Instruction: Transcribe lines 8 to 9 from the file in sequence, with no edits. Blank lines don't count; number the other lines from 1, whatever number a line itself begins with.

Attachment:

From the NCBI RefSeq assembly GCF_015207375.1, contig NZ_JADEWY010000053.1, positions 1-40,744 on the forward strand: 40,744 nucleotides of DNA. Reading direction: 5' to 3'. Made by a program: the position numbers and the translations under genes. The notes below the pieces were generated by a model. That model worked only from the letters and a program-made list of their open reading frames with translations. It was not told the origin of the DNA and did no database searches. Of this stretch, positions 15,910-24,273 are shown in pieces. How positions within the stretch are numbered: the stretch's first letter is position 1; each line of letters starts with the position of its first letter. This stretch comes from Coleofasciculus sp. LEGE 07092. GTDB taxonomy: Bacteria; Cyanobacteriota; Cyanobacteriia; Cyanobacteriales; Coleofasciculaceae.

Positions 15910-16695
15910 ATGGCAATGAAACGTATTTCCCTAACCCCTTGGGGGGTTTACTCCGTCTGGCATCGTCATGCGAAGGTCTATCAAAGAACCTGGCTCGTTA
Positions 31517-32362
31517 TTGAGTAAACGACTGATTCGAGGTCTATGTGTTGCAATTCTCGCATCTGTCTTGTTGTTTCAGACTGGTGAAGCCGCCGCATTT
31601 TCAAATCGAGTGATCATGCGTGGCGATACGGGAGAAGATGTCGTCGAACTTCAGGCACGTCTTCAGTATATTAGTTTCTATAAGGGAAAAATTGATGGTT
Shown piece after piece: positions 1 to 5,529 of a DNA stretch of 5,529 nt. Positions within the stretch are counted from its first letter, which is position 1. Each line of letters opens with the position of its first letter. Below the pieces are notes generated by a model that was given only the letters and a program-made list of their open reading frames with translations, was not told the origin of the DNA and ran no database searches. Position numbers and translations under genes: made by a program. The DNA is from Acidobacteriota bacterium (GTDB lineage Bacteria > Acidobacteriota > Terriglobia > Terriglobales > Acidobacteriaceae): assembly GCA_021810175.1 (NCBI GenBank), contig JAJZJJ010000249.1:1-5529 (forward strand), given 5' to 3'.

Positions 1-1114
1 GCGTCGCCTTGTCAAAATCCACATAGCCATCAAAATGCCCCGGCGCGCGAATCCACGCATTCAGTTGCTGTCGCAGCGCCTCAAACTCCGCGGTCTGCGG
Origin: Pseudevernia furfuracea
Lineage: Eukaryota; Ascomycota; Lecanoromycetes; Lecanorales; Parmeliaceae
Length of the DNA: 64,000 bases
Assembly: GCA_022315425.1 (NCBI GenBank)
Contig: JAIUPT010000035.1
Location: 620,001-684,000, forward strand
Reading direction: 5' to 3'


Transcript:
Positions 1-1114
1 GCGTCGCCTTGTCAAAATCCACATAGCCATCAAAATGCCCCGGCGCGCGAATCCACGCATTCAGTTGCTGTCGCAGCGCCTCAAACTCCGCGGTCTGCGG